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A solution to save the smallest lives

Kangaroo Mother (or Father) Care with continuous skin-to-skin contact. 

Abebe Haile didn’t know if his newborn baby would survive. His wife, Mulunesh, had eight previous pregnancies. But only three of her babies survived.

"Our babies were dying before birth or soon after,” Abebe said. “We thought it was because of an RH incompatibility issue in our blood types, but our health worker told us that was not the case."

Abebe lives with his family in the West Gojjam zone of Ethiopia, 65 kilometers away from the hospital in Bahir Dar town. His wife’s two previous births were delivered by cesarean section at Felege-Hiwot Comprehensive Specialized Hospital that focuses on birth complications such as excessive bleeding. During her most recent pregnancy, Mulunesh had several Antenatal Care visits at health facilities where she was given advice about nutrition and received DT vaccine and iron folate supplements.

"We had hoped this time would be different. But when my wife was 28 weeks pregnant, she started to bleed excessively,” said Abebe. “The situation was serious and continued to worsen. To try to save the lives of my wife and baby, it was decided to deliver the baby by cesarean section.”


On August 15, Mulunesh’s baby, Meskerem, was born.

She weighed only 1100 grams.


Immediately, the health workers took the baby to the Neonatal Intensive Care Unit (NICU). Baby Meskerem stayed there for 15 days.

“I didn’t expect that my baby would be in such a serious condition,” said Abebe. “I have no words to express my gratitude to the healthcare workers efforts to save the lives of both my baby and my wife.”

Skin-to-Skin Kangaroo Mother (or Father) Care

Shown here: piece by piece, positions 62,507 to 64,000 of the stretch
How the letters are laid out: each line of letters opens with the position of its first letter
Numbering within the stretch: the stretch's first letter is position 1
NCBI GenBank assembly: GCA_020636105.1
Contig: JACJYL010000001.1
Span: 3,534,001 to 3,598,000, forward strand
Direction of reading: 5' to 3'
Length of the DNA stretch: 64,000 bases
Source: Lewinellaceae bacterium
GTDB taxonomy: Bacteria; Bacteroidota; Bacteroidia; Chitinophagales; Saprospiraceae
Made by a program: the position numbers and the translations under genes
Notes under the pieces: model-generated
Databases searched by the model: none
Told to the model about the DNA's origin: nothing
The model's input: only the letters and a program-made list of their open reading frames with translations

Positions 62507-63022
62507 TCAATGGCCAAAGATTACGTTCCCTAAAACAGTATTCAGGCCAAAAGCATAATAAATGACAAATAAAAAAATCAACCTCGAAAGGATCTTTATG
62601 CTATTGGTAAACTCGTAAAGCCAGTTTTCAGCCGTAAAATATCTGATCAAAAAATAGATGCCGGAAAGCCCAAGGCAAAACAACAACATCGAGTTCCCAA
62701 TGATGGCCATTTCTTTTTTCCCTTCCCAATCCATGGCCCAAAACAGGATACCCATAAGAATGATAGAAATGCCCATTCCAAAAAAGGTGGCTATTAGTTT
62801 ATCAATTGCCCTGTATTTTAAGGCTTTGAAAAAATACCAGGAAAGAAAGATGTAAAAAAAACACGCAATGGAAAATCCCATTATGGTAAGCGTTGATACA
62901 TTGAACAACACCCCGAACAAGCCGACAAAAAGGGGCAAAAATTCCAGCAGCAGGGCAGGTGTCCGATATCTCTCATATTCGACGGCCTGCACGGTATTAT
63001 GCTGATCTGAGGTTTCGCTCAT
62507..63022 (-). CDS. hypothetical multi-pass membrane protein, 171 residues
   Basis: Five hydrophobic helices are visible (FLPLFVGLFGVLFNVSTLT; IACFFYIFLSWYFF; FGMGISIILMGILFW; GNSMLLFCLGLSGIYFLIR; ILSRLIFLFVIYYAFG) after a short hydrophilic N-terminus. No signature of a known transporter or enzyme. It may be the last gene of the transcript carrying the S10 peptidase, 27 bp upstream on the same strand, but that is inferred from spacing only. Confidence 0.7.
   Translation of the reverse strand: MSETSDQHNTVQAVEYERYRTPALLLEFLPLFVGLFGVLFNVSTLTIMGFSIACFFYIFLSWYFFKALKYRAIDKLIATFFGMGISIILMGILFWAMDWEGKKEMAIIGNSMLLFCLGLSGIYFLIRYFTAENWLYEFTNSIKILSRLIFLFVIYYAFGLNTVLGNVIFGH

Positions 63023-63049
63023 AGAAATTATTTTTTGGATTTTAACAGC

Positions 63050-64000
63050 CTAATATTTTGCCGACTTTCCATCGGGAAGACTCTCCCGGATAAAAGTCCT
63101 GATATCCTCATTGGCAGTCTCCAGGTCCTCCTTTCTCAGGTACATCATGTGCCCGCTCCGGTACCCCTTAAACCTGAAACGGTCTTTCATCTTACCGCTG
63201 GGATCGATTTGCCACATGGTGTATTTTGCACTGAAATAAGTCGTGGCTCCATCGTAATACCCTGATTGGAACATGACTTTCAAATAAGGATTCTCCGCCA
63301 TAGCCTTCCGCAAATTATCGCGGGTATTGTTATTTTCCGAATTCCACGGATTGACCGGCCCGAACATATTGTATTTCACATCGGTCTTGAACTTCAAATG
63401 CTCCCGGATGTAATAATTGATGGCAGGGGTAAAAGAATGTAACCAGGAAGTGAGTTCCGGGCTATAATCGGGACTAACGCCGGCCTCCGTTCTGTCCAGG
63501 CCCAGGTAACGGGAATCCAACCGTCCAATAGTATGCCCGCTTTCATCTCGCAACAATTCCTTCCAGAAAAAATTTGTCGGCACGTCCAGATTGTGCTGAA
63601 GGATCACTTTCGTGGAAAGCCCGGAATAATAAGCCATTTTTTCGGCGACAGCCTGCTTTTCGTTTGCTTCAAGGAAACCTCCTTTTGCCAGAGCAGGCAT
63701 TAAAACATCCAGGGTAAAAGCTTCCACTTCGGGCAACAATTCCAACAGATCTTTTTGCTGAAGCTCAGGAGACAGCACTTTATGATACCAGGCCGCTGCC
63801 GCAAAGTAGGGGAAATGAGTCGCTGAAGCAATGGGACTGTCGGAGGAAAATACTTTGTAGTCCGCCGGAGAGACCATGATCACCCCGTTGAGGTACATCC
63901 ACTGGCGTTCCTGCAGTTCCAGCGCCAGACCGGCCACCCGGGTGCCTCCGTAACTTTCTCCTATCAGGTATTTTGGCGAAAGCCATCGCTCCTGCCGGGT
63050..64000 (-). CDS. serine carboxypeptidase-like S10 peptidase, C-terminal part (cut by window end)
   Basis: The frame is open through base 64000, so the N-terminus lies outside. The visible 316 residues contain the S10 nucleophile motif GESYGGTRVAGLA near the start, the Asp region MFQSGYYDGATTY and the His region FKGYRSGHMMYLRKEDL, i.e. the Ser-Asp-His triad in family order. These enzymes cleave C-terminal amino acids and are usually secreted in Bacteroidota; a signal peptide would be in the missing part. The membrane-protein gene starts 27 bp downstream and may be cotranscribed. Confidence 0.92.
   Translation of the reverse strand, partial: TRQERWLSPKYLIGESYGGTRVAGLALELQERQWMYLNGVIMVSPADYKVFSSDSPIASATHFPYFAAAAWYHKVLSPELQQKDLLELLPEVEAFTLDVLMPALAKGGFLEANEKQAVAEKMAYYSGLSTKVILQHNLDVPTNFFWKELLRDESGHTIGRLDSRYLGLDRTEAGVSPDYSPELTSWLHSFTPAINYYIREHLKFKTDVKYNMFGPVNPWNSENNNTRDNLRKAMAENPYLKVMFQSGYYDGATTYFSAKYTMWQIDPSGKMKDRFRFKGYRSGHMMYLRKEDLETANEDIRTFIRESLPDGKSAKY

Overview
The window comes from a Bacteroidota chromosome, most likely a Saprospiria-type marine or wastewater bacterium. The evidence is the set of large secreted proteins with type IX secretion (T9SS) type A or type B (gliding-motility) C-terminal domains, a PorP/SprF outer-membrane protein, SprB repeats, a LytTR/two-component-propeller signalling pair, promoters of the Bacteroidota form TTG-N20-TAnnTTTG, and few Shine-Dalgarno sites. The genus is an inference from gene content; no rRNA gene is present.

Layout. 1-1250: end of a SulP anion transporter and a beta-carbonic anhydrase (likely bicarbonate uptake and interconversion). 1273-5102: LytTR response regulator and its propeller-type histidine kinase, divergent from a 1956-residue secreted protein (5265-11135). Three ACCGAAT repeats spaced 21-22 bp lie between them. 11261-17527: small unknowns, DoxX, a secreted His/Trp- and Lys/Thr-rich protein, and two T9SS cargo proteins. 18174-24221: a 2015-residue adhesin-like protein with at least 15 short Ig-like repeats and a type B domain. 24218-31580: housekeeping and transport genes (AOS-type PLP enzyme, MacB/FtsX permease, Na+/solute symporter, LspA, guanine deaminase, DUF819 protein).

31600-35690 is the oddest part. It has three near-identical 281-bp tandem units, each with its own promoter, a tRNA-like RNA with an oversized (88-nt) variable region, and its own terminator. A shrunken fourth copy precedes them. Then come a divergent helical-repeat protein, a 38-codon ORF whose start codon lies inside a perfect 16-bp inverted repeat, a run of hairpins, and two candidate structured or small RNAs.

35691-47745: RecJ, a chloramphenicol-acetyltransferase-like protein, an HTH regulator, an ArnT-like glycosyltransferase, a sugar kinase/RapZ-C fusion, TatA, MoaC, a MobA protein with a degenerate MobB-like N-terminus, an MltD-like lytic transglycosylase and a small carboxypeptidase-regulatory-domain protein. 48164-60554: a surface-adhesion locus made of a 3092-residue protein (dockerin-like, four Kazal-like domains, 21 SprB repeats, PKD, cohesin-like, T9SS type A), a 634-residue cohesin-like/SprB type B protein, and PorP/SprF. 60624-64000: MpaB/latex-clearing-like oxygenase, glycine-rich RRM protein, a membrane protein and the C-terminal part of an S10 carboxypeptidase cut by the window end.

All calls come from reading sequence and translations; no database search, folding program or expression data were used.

After the birth, there was no one to support Abebe. He was responsible to care for both his newborn baby and his wife who was recovering from her C-section – feeding her, picking up medications from pharmacies, attending to her needs, expressing milk from his wife’s breasts to give to the baby while in the NICU.

The healthcare workers introduced Abebe and Mulunesh to the concept of skin-to-skin care, known as Kangaroo Mother Care (KMC), for preterm or small babies.  KMC is the practice of early, continuous skin-to-skin contact between the mother (or caregiver) and the baby with exclusive breastfeeding. There is strong evidence that this method improves survival and health outcomes among low birthweight infants. Abebe Haile committed to the KMC method, keeping the baby in a skin-to-skin position, warm and fed.

"I kept our baby in the skin-to-skin position for at least four to six hours in the daytime and longer at night with the NG tube feeding day and night without rest,” said Abebe. “It was a big job, but I didn’t want my wife to see our baby in this condition. I thought it would be too painful for her. So, I did whatever I could by myself, believing that my eyes are hers too.”

Baby Meskerem began to gain weight and grow. When KMC was initiated, she weighed 1140 grams. After 11 days of care at the KMC unit, Meskerem weighed 1475 grams and began to breastfeed.  When she was discharged from the KMC unit, her weight was up to 1745 grams.

"I want to be an example to others.  Keeping my baby in the skin-to-skin position for many days and nights helped her to survive,” he said. “I will teach others whose babies have similar health problems to do the same."

Abebe continues to use KMC when he brings Meskerem to check-ups by the Emory University Amhara team at the hospital. He is determined to teach others about the benefits of Kangaroo Mother Care.

“My husband has taught me how to do KMC as well,“ said Mulunesh Zewdie. “In our community, it is unusual for males to keep babies in skin-to-skin positions. But my husband has shown that anyone can give this kind of care for even small babies. I guess this could be called Kangaroo Father Care as well as Kangaroo Mother Care. Anyone can – and should—do it.’’